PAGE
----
P006 – Building Institutions for Priority Setting in Health

Organized Session 11

Date: Wednesday 8 May 2024
Time: 14:30 - 15:45 PM
Room: Orchid
Speakers: Victoria Fan, Yashika Chugh, Janine Jugathpal, Ursula Giedion, Jasmine Pwu, Juhwan Oh, Rahab Mbau, Saudamini Dabak, Justice Nonvignon, Javier Guzman, Pete Baker

Details descriptions of the session:

In the pursuit of universal health coverage, countries expand health care benefits but are invariably confronted with budget constraints and hence questions about which benefits to add and how to ensure value for money. In selecting priorities, countries should use evidence to inform decisions. Evidence-informed priority setting (EIPS) processes are not merely technical; they also have political, institutional, and organizational dimensions. The ways in which organizations and institutions set, shape, and implement the agenda for priority setting including EIPS and health technology assessment are the focus of a new special issue of Health Systems & Reform on “Building Institutions for Priority Setting in Health,” guest edited by Victoria Fan, Javier Guzman, and Pete Baker with editor-in-chief Michael Reich (Harvard University). The issue will include over 15 articles covering countries across Latin America, Asia, and Africa, including those in the International Decision Support Initiative (iDSI). This proposed workshop for the Priorities 2024 Conference launches this special issue.

The interactive, dynamic workshop session will examine issues cutting across articles. Instead of traditional lectures and presentations, the workshop will be presented as a conversation, podcast style, where the moderators will ask four or five questions on key themes of the special issue. Topics may include organizational design and creation, political considerations, capacity building and training, advocacy and coalition building, incorporation of evidence in process design, and strategic thinking and planning. Panelists, representing diverse institutional and geographical perspectives, will answer questions; audience members can also engage through the use of interactive technology such as Menti. Following the conversation, there will be a small group breakout discussion in which each group chooses a country and examines reform strategies in light of the panel’s key themes and lessons.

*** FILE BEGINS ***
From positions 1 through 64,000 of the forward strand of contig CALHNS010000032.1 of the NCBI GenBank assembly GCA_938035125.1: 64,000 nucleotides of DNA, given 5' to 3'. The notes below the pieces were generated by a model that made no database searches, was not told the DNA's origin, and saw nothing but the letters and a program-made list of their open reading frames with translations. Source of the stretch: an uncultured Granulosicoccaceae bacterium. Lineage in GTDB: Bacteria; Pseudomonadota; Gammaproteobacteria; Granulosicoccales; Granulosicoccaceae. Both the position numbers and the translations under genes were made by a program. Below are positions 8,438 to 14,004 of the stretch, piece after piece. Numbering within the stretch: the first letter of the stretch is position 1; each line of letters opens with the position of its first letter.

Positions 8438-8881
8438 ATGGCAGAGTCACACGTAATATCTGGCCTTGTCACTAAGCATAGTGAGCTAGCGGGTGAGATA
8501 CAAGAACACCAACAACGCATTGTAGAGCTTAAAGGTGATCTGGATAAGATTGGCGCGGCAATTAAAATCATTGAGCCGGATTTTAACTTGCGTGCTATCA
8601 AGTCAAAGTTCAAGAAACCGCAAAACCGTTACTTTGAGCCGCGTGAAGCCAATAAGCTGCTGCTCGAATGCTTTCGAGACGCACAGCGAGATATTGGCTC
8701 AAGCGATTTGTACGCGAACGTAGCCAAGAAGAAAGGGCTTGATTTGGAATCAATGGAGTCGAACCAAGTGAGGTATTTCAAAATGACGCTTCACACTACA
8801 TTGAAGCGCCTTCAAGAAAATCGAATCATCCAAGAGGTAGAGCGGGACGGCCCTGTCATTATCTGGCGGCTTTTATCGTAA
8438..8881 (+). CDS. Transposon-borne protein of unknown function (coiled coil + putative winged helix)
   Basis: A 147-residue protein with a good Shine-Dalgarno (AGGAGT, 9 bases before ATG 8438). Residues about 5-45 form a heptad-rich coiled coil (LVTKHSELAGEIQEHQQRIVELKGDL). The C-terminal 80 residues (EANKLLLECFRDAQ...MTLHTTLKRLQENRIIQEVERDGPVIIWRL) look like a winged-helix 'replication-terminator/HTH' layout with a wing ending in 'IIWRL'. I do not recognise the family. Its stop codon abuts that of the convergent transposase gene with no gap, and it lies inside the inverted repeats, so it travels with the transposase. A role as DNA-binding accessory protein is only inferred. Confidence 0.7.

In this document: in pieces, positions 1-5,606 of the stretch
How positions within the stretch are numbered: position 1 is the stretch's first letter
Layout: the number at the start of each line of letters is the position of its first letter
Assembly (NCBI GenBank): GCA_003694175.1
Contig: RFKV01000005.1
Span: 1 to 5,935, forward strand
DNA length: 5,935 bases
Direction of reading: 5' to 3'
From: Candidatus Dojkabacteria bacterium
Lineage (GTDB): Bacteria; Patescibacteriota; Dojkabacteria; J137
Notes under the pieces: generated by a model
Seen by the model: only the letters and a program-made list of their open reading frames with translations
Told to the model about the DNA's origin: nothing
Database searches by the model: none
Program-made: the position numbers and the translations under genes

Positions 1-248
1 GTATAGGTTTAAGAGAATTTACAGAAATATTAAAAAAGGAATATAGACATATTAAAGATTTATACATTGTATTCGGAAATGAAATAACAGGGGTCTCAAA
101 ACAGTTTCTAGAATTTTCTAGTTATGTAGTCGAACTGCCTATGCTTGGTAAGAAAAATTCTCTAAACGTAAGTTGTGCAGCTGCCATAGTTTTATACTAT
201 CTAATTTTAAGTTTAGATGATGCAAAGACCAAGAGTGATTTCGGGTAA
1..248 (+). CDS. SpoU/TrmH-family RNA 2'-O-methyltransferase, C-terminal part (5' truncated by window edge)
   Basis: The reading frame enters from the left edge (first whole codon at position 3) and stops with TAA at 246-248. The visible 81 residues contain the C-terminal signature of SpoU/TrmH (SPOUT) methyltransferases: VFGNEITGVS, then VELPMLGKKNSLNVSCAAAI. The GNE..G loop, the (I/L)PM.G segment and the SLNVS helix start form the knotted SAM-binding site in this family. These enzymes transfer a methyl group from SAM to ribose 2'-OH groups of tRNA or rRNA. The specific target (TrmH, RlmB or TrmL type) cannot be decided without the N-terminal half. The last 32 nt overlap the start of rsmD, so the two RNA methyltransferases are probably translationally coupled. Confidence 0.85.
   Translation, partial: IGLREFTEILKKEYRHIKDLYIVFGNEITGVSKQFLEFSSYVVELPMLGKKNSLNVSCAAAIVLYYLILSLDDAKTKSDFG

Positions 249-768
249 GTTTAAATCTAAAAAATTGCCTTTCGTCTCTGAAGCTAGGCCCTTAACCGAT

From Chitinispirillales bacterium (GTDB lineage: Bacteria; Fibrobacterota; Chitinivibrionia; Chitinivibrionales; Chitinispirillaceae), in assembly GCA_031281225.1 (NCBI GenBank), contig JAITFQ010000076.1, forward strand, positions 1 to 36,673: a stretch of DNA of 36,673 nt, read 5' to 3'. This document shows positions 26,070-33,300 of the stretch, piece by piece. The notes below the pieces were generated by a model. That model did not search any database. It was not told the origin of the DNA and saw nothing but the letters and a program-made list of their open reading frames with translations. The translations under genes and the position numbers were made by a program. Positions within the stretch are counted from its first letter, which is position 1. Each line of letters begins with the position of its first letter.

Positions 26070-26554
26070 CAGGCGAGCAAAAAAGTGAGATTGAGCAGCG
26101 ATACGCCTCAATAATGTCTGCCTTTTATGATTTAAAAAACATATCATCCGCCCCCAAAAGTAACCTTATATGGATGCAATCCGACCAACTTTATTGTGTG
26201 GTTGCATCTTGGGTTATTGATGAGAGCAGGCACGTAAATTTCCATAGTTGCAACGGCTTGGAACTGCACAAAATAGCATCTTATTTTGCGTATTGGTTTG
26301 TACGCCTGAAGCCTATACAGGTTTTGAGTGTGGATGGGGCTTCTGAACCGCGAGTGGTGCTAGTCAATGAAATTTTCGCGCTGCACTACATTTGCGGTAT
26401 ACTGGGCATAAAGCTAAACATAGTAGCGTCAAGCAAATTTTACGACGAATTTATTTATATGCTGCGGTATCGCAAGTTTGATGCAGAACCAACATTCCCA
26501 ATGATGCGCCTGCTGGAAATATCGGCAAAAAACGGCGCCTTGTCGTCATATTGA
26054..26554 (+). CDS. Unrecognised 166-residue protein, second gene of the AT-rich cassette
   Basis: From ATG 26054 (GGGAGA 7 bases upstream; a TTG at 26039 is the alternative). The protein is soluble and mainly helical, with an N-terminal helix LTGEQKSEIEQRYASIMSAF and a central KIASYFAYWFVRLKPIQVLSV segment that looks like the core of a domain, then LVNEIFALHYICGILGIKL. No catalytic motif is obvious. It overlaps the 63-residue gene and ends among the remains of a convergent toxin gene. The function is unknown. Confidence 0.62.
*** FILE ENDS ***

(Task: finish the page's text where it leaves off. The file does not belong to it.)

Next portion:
Learning objectives and target audience:
  • Identify strategic considerations for leaders seeking to build or reform organizations for EIPS
  • Understand the importance and the role of politics and organizational development in EIPS
  • Build peer networks with panelists and audience members through interactive pedagogy

Target audience are policymakers, academics, and civil society representatives seeking to reform EIPS institutions.

Structure of presentation:

This session begins with a panel conversation (30 mins), followed by a breakout session (45 mins). The panel will be moderated and facilitated by the guest editors. The panelists will be issue authors (e.g., from Kenya, China, Colombia, Ghana, India, Indonesia, South Korea, Thailand, South Africa, Taiwan, and Uruguay). The breakout session will include small group interactive discussion (30 mins), followed by large-group summary (15 mins). Panelists will join small groups to facilitate mentoring and experience sharing.

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